Song of the Bandits review

The dawn of the 20th century was a period of upheaval in East Asia, especially for Korea under the harsh Japanese rule. Enter Lee-Yoon (Kim Nam-Gil), our protagonist in Netflix’s Song of the Bandits, who embarks on a perilous quest for freedom and justice.

Once a slave soldier for Japan, Yoon is haunted by a past event in Gando, a region in northeast China. He returns after receiving an anonymous tip about a person he’s seeking. Along the way, he reunites with Choi Chung-Soo (Yoo Jae-Myung), a former slave turned arms dealer.

Netflix's Song of the Bandits review

The lawlessness of Gando is a breeding ground for bandits who wreak havoc on innocent lives. Yoon, fueled by personal vendetta, assembles a team of fighters to combat both bandits and Japanese forces, aiming to reclaim their freedom.

Song of the Bandits gracefully tackles the sensitive issue of Korea’s colonial past, blending stunning cinematography, compelling writing, and skilful direction. While not entirely historically accurate, it captures the essence of the era and the diverse cultures of East Asia.

The fight sequences, choreographed to perfection and led by Kim Nam-Gil, are a highlight. Each member of Yoon’s team brings a unique fighting style, making their collective battles intensely engaging.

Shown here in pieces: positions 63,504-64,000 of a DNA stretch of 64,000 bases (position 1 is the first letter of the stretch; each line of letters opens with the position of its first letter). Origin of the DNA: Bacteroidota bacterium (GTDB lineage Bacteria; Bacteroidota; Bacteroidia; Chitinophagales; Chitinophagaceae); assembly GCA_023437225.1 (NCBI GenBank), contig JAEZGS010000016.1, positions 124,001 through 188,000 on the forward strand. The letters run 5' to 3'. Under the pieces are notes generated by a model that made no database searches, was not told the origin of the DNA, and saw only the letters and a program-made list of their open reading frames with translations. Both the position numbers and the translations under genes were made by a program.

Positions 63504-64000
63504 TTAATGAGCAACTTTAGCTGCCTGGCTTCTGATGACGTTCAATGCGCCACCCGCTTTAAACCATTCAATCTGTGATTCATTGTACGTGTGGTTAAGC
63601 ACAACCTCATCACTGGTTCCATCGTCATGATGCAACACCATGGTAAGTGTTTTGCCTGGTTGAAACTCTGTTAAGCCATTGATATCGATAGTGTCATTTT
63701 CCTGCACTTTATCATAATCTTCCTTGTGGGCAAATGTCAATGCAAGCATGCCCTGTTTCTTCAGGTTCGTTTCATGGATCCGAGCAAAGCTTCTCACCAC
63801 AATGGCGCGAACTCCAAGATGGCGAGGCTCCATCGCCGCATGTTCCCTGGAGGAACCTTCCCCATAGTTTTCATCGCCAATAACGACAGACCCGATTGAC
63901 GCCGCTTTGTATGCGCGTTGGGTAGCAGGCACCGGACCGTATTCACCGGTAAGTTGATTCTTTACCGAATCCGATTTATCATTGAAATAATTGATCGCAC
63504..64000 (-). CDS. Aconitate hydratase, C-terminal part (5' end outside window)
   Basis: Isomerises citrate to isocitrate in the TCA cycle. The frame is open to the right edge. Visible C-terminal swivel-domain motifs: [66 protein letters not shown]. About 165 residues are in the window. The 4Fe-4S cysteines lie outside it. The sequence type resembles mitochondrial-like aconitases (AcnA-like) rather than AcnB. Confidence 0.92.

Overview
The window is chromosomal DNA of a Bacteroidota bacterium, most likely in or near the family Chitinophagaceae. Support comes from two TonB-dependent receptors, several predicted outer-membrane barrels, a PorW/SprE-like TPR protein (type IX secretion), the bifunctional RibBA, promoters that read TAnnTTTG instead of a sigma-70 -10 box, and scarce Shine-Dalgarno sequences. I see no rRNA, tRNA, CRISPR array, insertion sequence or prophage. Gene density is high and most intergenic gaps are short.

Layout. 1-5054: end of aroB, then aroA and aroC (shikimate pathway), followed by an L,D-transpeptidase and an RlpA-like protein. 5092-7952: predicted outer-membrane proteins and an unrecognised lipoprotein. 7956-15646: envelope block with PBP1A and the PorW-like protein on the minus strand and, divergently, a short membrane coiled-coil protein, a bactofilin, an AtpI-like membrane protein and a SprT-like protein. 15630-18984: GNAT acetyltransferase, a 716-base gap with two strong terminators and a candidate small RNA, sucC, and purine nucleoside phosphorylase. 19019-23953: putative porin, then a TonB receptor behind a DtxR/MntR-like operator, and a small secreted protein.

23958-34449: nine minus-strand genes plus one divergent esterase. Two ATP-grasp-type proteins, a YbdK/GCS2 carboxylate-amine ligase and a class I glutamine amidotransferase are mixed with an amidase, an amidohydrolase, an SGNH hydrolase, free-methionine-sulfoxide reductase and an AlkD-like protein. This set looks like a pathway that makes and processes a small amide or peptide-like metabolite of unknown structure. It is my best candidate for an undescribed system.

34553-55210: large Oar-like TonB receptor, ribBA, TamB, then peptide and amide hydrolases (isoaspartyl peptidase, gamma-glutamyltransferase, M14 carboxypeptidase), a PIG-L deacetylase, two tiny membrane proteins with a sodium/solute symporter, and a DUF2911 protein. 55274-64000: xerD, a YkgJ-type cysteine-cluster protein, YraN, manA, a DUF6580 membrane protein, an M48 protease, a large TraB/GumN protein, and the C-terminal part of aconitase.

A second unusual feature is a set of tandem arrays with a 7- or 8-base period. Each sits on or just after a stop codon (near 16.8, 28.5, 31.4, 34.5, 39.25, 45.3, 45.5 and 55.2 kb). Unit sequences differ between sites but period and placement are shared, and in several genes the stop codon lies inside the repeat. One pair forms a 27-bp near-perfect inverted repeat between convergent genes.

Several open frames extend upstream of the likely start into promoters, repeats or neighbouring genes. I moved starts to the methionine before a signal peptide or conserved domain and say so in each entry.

Netflix's Song of the Bandits review: Kim Nam-Gil

However, the series isn’t without flaws. Its pacing can be uneven, and the multiple subplots sometimes feel overwhelming. Despite this, Netflix’s Song of the Bandits stands as a cinematic gem among Netflix’s Korean originals, offering a gripping, entertaining look at a pivotal moment in Korea’s history.

The Good:

  • Stellar Performances: Kim Nam-gil and Seohyun steal the show with their compelling acting.
  • Action-Packed: The series features well-executed action scenes that keep you on the edge of your seat.
  • Historical Depth: The show doesn’t shy away from portraying the grim realities of life under Japanese rule.
  • Genre Blend: With elements of action, adventure, romance, and comedy, there’s something for everyone.

The Not-So-Good:

  • Pacing Issues: The series takes its time to build momentum, which might test your patience.
  • Predictable Plot Points: Some story elements are foreseeable, reducing the element of surprise.

Final Thoughts:

Song of the Bandits is a commendable K-drama that’s worth your time, especially if you’re a fan of action, adventure, romance, and comedy. However, be prepared for a somewhat slow start that eventually picks up the pace.

Song of the Bandits is now streaming on Netflix.

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